When we mention inner thigh pain, we tend to think about groin pain or groin injury that usually affects athletes or exercise enthusiasts. The inner thigh is in close proximity to the pelvis, hip, knee, and back. This means that anything that affects these body parts can cause pain at the inner thigh.
This post specifically deals with the various causes, treatment techniques and how to avoid inner thigh pain.
What Can Cause Inner Thigh Pain?
1. Muscle Strain
A strain is an injury to a muscle or group of muscles. The muscles affected are the adductors. Injury can happen from suddenly running or not warming up before a major activity, not stretching properly or overworking the muscle.
The adductors are muscles that are found on the inner part of our thighs. These muscles are responsible for keeping our thighs together and also play a role in stabilizing the pelvis.
The adductor muscles are:
- Adductor Longus adducts the hip and assists in rotating the hip away from the body.
- Adductor Magnus is the largest adductor muscle. It starts from the pelvis and inserts at the medial condyle of the femur. It assists in flexing and extending the hip joint as well.
- Adductor Brevis allows the hip joint to be rotated medially and flex the hip joint.
- Adductor minimus assists in externally rotating the thigh and flexing the hip joint.
- Gracilis starts from the hip and inserts at the tibia adducts the thigh and assists in flexing the knee joint.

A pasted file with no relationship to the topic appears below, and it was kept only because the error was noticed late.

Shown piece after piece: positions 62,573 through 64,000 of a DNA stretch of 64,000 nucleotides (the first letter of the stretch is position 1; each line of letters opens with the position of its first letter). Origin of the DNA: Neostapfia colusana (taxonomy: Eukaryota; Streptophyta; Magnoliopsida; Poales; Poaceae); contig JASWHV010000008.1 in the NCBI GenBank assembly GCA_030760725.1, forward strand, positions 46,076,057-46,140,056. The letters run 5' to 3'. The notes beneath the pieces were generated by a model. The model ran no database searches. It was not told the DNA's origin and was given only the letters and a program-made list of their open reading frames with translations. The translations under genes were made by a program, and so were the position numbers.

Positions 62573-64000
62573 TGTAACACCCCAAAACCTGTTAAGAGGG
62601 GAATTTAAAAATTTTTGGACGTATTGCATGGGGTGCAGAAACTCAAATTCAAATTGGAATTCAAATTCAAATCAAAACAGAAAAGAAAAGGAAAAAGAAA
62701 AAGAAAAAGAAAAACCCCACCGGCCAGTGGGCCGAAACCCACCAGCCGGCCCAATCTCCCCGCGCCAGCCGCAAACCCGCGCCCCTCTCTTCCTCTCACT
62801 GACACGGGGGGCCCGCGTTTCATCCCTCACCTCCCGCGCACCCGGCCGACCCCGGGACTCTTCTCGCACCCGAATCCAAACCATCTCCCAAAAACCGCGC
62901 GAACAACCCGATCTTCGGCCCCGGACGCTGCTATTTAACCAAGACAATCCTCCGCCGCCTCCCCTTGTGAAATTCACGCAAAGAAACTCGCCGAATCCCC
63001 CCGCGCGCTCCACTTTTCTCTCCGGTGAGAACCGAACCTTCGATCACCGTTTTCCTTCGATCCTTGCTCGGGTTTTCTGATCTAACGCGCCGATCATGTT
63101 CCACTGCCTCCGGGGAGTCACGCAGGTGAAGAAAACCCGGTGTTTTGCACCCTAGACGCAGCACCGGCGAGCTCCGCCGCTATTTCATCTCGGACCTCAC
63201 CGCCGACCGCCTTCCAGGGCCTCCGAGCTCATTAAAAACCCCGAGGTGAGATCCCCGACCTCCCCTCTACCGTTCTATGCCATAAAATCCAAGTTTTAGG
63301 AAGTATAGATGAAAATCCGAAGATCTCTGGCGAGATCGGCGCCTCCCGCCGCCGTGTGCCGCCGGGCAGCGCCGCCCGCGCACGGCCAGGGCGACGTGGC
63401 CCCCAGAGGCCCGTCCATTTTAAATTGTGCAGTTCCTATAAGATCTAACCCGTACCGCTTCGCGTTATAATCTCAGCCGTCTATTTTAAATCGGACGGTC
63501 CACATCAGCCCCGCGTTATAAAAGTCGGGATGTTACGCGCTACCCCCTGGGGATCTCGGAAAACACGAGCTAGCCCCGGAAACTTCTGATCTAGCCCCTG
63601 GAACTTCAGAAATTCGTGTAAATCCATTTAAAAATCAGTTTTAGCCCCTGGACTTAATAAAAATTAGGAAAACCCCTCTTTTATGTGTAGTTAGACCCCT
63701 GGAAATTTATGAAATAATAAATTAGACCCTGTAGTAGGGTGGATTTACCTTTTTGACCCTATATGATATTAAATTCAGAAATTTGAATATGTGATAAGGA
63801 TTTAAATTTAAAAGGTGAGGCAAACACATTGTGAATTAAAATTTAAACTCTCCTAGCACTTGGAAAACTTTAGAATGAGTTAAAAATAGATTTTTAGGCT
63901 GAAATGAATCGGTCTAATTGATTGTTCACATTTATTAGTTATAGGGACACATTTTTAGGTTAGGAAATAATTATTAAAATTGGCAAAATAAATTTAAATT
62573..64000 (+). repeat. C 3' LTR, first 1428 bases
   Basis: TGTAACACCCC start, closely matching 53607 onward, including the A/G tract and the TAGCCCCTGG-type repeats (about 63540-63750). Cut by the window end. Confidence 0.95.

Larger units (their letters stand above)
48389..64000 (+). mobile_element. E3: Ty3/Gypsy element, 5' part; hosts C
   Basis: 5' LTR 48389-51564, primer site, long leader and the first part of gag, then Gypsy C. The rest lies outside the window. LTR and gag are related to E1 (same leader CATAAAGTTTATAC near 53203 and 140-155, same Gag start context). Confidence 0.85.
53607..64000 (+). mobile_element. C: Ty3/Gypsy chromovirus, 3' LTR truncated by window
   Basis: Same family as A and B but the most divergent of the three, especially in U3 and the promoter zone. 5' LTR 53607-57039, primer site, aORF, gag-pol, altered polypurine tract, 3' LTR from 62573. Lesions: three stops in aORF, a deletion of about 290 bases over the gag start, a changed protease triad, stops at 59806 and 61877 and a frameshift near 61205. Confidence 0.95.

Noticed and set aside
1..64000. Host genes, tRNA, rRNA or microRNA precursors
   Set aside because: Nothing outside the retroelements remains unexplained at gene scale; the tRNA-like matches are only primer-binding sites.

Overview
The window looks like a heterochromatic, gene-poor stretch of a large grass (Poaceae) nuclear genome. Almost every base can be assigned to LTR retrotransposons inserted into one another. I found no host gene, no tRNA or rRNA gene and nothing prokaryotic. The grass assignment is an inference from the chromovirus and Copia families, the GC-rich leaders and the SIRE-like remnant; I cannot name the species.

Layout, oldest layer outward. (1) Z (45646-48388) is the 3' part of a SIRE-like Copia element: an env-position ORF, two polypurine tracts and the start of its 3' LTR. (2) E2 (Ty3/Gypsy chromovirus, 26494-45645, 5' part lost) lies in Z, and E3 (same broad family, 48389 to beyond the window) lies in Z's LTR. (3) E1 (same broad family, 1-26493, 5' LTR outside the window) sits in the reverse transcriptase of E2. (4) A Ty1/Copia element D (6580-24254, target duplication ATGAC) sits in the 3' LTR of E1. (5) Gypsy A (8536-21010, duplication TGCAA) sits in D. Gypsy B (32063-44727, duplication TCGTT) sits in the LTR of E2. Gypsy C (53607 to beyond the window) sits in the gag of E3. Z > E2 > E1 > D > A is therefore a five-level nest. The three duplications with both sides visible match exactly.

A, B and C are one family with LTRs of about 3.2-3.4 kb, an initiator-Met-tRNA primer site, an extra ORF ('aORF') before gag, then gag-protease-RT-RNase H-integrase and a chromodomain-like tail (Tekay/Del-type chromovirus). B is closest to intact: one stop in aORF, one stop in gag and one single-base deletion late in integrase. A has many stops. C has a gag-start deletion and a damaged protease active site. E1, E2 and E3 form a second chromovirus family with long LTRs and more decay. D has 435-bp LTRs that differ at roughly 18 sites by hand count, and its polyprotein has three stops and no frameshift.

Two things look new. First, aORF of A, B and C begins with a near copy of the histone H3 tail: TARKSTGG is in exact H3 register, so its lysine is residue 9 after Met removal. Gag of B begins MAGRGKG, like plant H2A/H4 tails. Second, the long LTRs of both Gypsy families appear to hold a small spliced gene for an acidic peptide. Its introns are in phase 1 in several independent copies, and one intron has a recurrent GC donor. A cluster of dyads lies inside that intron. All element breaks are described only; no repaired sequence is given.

- Pectineus is the smallest muscle of the adductors. It adducts the thigh and also assists in flexing the hip.
We tend to see athletes have groin injuries because of the sudden increase in speed when taking off from the starting position in running or while trying to win a race.
Overworking a muscle places a lot of strain on the adductors and it may lead to tightness in the muscle or a muscle strain injury.
3. Muscle Imbalance
When there is a muscular imbalance, it means that some muscles are weaker than some. When this happens, some muscles compensate for the weaker muscles which stresses the stronger muscle and it can lead to a muscular injury.
4. Osteoarthritis Of The Hip Joint
Osteoarthritis is a condition that affects the surfaces of bones in a joint. The cartilage that allows easy movement of the joints on each other begins to wear off causing inflammation at the joint and direct contact between the bones. This can cause pain to surrounding structures like the muscles at the inner thigh.
5. Back Pain
This can cause pain in the inner thighs. The nerves that supply the adductor muscles are the obturator nerve and the femoral nerve. These nerves arise from the lumbar aspect of the spine.
When there is any form of spondylosis or spondylolisthesis around their origin, it affects the transmission of signals to the adductors, which can cause pain at the inner thigh.
6. Hip Impingement
This is also known as femoroacetabular impingement, which is a condition where the head of the femur (ball part of the joint) and the acetabulum (socket part of the hip joint) come in direct contact with each other probably because of an extra bone. It causes pain which can sometimes be felt at the inner thigh area.